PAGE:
Quick Fire At The Slaughterhouse: Interview With Paul D. Brazill

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Paul Brazill writes unflichingly realistic gritty hardboiled fiction that mixes the laconic with astute cultural observation. Always entertaining, you can count on a great read. He has a new one out, and he describes it as a rampage across London. Paul met me at The Slaughterhouse where we talked about Cold London Blues and his experience writing as an exile.

Tell us about Cold London Blues.
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Cold London Blues is the follow up to Guns Of Brixton, my previous book with Caffeine Nights Publishing.

Here’s the blurb: A killer priest is on the rampage across London and an egotistical Hollywood action movie star is out for revenge when his precious comic book collection is stolen. Meanwhile, gangster Marty Cook’s dreams of going legit swiftly turn pear shaped when one of his bouncers accidentally kills one of his salsa club’s regular customers. Razor sharp wisecracks, gaudy characters and even gaudier situations abound in Cold London Blues, a violent and pitch-black Brit Grit comedy of errors.

Tell us about your memories of London and how has Poland changed them?

There’s been a lot of booze under the bridge since I lived in London. However …

Flashbacks: walking down Abbey Road, across the famous Beatles zebra crossing, and seeing Dave Vanian – vampire- esque singer with The Damned – driving a hearse. Shortly after, I was in a warehouse which had a room full of sump oil and a shark floating in formaldehyde. … a drunken Bert Kwok playing air-piano in a Soho club … a tall man carrying a massive white cross down Kensington High Street … The Buena Vista Social Club in Hyde Park, the beer tent only sold Pimms or champagne … eating a chocolate covered scorpion … Astrid Gilberto at The Jazz Café and Ennio Morricone at the Barbican … a woman that was born in an orphanage and whose name on her birth certificate was just a number … Tracey Emin dancing to Stuck In The Middle with you at my friend’s memorial … and lots and lots of time travelling on the tube or on the bus … All seen through a shot glass darkly, of course.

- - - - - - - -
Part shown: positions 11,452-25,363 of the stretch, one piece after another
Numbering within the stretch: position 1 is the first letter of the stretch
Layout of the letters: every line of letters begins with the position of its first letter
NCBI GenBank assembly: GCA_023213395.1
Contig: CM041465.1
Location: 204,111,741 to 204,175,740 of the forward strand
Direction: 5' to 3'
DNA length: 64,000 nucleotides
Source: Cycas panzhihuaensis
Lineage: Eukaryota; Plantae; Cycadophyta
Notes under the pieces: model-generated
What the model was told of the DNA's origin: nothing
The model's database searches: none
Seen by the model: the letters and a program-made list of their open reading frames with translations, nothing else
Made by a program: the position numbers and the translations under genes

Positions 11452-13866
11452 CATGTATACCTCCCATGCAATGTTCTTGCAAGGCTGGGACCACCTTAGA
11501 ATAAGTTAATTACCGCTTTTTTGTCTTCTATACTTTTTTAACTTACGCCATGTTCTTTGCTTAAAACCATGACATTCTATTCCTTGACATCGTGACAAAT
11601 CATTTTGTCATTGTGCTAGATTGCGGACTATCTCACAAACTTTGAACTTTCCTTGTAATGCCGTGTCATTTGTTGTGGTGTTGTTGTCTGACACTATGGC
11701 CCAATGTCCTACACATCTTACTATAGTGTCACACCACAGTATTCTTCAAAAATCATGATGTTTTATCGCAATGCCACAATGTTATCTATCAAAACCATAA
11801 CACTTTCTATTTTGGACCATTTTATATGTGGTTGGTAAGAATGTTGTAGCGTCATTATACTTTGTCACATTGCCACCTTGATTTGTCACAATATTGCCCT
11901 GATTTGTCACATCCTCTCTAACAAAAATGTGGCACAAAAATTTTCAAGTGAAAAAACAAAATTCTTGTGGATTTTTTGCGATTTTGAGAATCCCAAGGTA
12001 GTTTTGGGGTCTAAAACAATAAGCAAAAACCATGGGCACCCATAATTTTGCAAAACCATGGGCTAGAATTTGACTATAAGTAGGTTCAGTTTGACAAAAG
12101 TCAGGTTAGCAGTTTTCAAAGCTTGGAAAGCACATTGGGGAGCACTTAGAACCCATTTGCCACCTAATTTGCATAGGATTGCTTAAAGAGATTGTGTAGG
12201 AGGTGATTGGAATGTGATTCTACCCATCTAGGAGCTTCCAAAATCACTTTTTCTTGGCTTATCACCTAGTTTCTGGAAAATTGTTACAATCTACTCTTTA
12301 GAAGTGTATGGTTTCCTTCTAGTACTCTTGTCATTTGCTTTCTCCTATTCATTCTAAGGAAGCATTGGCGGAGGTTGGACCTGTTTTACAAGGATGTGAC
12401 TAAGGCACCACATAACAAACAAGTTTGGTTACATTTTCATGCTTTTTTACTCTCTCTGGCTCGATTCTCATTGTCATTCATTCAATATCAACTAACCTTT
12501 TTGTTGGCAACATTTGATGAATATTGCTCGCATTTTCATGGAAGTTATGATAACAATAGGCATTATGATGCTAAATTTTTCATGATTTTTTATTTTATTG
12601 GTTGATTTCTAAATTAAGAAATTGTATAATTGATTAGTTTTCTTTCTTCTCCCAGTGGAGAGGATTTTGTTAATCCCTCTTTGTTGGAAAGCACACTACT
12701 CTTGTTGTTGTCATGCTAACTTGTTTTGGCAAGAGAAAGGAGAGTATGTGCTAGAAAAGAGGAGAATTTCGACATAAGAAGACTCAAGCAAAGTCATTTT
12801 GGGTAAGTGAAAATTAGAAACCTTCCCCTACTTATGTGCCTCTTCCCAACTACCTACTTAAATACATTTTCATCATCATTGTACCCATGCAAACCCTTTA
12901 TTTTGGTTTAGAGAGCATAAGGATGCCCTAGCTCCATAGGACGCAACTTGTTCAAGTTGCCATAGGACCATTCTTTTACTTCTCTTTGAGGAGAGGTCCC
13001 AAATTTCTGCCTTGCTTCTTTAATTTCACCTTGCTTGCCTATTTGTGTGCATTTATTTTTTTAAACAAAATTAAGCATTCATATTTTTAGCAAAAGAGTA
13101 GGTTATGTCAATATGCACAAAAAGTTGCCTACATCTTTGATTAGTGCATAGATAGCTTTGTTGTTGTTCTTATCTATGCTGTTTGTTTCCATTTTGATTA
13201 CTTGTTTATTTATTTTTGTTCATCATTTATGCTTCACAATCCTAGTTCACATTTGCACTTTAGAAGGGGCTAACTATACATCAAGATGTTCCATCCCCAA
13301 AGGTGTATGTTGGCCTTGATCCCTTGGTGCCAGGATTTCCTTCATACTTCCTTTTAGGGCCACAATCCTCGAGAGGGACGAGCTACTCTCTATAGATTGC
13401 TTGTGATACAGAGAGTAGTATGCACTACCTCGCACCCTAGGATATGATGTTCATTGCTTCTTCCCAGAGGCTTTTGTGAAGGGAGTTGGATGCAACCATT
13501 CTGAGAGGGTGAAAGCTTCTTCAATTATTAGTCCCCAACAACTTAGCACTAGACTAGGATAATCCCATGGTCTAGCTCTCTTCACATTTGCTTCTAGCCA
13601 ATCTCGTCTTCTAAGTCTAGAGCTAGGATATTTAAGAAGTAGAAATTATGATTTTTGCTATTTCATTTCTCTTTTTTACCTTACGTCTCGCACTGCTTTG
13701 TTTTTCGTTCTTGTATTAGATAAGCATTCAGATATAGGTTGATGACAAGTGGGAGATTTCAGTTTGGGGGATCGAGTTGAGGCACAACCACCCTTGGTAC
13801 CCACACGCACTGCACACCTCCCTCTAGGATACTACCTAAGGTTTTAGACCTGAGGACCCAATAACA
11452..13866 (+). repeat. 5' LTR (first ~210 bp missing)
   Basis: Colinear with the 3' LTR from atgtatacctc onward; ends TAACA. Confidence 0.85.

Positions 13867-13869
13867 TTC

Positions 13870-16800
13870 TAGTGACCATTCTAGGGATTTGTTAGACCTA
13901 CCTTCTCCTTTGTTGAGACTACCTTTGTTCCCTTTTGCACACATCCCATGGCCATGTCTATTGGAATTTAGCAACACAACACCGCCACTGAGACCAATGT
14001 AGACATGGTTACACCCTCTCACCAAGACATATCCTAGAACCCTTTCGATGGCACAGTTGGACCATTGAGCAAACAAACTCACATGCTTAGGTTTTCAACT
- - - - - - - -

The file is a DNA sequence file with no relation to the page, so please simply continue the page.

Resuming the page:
How important is local culture and music to your writing?

The stuff I’ve written in the mythical Seatown- Kill Me Quick!, The Postman Cometh, Route 66 And All That, Who Killed Skippy? et al – are all very much based on growing up and living in the north east of England. There are lots of real people and situations in those yarns although they are viewed askew and through the haze of booze and a faulty memory.

What else is on the cards for you this year?

I’ve recently finished a follow up to Cold London Blues and Guns Of Brixton. It’s called A Rainy Night In Soho and hopefully it will see the light of day at some time.

I have a few books that I’d previously self-published are coming out via Renato Bratkovic’s Artizan publishing. The first – Exiles: An Outsider Anthology – is out now and includes a story from your good self. Here’s the blurb:

A powerful Noir short story collection edited by the Bukowski of Noir, Paul D. Brazill. Exiles features 26 outsiders-themed stories by some of the greatest crime and noir writers, K. A. Laity, Chris Rhatigan, Steven Porter, Patti Abbott, Ryan Sayles, Gareth Spark, Pamila Payne, Paul D. Brazill, Jason Michel, Carrie Clevenger, David Malcolm, Nick Sweeney, Sonia Kilvington, Rob Brunet, James A. Newman, Tess Makovesky, Chris Leek, McDroll, Renato Bratkovič, Walter Conley, Marietta Miles, Aidan Thorn, Benjamin Sobieck, Graham Wynd, Richard Godwin, Colin Graham, and an introduction by Heath Lowrance.

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Thank you Paul for an informative interview.

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Cold London Blues at Amazon US and UK.
Exiles: An Outsider Anthology at Amazon US and UK.

Paul D. Brazill is the author of The Last Laugh, Guns of Brixton, Cold London Blues, and Kill Me Quick! He was born in England and lives in Poland. His writing has been translated into Italian, Polish, German and Slovene. He has been published in various magazines and anthologies, including The Mammoth Books of Best British Crime. His blog is here.

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